Pure colonies were used in this study and, around 1 h subculture in a broth was needed especially for β-lactamic drugs since they only act when cells reach the exponential growth phase. However, such a FC assay could be started not only with colonies but also directly from positive blood cultures (Costa-de-Oliveira et al., 2017) or in urine (data not shown) as there are enough cells on exponential growth phase. This will avoid the sub-culture step fast-tracking the answer to a maximum of 2 h instead of 2 days.
A limitation of this technology is that, like all other phenotypic AST tests, it cannot be performed directly from polymicrobial products or mixed cultures. In such instances, molecular tests could detect a resistance gene, e.g., mecA in a nasal swab meaning the presence of a MRSA. Nevertheless, only some genes could be searched for detection of resistance and its absence does not guarantee susceptibility. Another limitation is the fact that this test does not provide minimum inhibitory concentrations (MIC values), as only breakpoint concentrations were included. Flow cytometry assay could provide MIC values but we privileged the speed (more concentrations will increase the time of analysis) and few clinical situations require that information. By contrary, quantitative values could be very relevant for epidemiological purpose but, in that case, it would be better to calculate epidemiological cut-off values (ECV) than MIC.
With the present study, we demonstrate that AST results for veterinary antimicrobials could be obtained within the same working day, about 24 h earlier than results obtained with the usual standard diagnostic procedure. The performance of the FASTvet kit agrees with the ISO recommendations for AST. Those results are promising and lead us to increase the sample size. An external validation, in dedicated veterinary labs, is being planned. This new and disruptive technology could change the clinical diagnostic paradigm in relation to AST in veterinary medicine.
Data Availability Statement
The raw data supporting the conclusions of this article will be made available by the authors, without undue reservation.
FA wrote the manuscript, collected the biological samples, and designed the study. RG and IM-O executed the experimental work. AR wrote the manuscript and designed the study. CP-V wrote the manuscript and designed the study and coordinated the research. All authors contributed to the article and approved the submitted version.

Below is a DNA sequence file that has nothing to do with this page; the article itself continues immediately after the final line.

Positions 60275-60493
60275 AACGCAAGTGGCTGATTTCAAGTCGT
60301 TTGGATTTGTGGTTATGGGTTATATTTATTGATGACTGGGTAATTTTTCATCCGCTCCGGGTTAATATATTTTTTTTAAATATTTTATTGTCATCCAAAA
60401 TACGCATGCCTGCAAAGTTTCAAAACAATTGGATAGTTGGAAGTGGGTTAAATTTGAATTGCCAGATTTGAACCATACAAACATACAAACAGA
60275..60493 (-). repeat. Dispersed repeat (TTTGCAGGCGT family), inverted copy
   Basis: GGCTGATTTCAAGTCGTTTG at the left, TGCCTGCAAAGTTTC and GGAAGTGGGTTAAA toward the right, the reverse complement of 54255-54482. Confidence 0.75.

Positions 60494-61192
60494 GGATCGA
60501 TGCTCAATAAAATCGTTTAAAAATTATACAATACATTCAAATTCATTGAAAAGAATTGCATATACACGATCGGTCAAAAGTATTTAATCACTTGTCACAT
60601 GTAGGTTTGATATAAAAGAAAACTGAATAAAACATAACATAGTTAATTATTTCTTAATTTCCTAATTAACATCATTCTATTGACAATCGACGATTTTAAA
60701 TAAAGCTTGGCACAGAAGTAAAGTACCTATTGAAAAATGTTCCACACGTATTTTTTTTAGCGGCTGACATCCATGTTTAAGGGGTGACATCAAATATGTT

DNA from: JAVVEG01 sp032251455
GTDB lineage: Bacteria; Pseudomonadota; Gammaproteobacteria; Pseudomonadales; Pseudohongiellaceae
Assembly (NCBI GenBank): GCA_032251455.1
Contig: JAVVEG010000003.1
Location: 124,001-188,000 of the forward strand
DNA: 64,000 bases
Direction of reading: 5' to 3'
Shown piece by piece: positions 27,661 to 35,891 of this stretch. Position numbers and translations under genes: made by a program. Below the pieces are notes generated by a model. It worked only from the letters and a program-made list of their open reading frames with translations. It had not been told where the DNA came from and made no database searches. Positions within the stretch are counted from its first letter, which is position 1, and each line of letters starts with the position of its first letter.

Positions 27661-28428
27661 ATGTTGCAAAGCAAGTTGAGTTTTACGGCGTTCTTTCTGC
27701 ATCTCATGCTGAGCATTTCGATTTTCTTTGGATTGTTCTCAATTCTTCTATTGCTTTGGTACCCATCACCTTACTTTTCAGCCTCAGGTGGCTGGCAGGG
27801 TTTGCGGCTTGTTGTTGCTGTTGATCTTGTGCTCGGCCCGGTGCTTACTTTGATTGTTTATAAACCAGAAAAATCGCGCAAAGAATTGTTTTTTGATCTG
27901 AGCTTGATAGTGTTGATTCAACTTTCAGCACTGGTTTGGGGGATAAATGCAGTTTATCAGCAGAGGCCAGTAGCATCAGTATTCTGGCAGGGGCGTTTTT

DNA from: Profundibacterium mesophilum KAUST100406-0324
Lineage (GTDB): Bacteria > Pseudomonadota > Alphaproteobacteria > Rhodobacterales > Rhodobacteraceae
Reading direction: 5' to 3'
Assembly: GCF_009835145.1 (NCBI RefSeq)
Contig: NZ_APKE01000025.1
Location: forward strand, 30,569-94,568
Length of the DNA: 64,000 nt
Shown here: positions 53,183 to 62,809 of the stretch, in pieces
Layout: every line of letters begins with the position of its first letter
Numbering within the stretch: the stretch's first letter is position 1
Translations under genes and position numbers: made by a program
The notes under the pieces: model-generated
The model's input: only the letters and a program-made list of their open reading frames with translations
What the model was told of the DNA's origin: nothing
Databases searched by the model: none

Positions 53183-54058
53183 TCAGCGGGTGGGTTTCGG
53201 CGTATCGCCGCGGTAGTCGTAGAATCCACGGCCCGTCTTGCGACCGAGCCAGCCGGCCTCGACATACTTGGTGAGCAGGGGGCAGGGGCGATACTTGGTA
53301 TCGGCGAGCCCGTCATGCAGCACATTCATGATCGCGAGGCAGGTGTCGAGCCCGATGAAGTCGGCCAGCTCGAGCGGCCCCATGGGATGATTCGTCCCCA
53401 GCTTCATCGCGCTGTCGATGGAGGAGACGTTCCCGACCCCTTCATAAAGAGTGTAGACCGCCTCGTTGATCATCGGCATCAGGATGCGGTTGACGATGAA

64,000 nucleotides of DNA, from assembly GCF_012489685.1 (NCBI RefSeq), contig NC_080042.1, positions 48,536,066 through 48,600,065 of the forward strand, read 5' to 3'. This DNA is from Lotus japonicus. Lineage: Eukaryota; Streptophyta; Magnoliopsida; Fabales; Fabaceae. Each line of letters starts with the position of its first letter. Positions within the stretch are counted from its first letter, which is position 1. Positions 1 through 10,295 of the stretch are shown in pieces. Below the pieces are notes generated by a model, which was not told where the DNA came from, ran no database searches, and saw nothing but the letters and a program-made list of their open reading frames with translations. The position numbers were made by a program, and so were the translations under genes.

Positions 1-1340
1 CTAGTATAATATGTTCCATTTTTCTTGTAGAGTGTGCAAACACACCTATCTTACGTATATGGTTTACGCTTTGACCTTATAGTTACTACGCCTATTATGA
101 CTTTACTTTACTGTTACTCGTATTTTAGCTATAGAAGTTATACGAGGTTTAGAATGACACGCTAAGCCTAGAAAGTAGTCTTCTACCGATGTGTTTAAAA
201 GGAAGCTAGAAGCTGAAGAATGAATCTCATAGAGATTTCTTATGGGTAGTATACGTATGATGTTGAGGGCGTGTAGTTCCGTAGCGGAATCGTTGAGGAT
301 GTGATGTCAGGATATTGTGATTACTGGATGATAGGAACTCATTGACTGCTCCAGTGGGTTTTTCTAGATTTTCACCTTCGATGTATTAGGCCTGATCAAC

This article was supported by National Funds through FCT – Fundação para a Ciência e a Tecnologia, I.P., within CINTESIS, R&D Unit (reference UIDB/4255/2020).
Conflict of Interest
RG, IM-O, AD, and CP-V were employed by FASTinov.
The remaining authors declare that the research was conducted in the absence of any commercial or financial relationships that could be construed as a potential conflict of interest.
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Keywords: antimicrobial resistance, antimicrobial susceptibility test, veterinary, flow cytometry, one health concept
Citation: Andrade FF, Gomes R, Martins-Oliveira I, Dias A, Rodrigues AG and Pina-Vaz C (2020) A Rapid Flow Cytometric Antimicrobial Susceptibility Assay (FASTvet) for Veterinary Use – Preliminary Data. Front. Microbiol. 11:1944. doi: 10.3389/fmicb.2020.01944
Received: 25 March 2020; Accepted: 23 July 2020;
Published: 07 August 2020.
Edited by:John W. A. Rossen, University Medical Center Groningen, Netherlands
Reviewed by:Brian V. Lubbers, Kansas State University, United States
Darren Trott, The University of Adelaide, Australia
Copyright © 2020 Andrade, Gomes, Martins-Oliveira, Dias, Rodrigues and Pina-Vaz. This is an open-access article distributed under the terms of the Creative Commons Attribution License (CC BY). The use, distribution or reproduction in other forums is permitted, provided the original author(s) and the copyright owner(s) are credited and that the original publication in this journal is cited, in accordance with accepted academic practice. No use, distribution or reproduction is permitted which does not comply with these terms.
*Correspondence: Ferdinando F. Andrade, email@example.com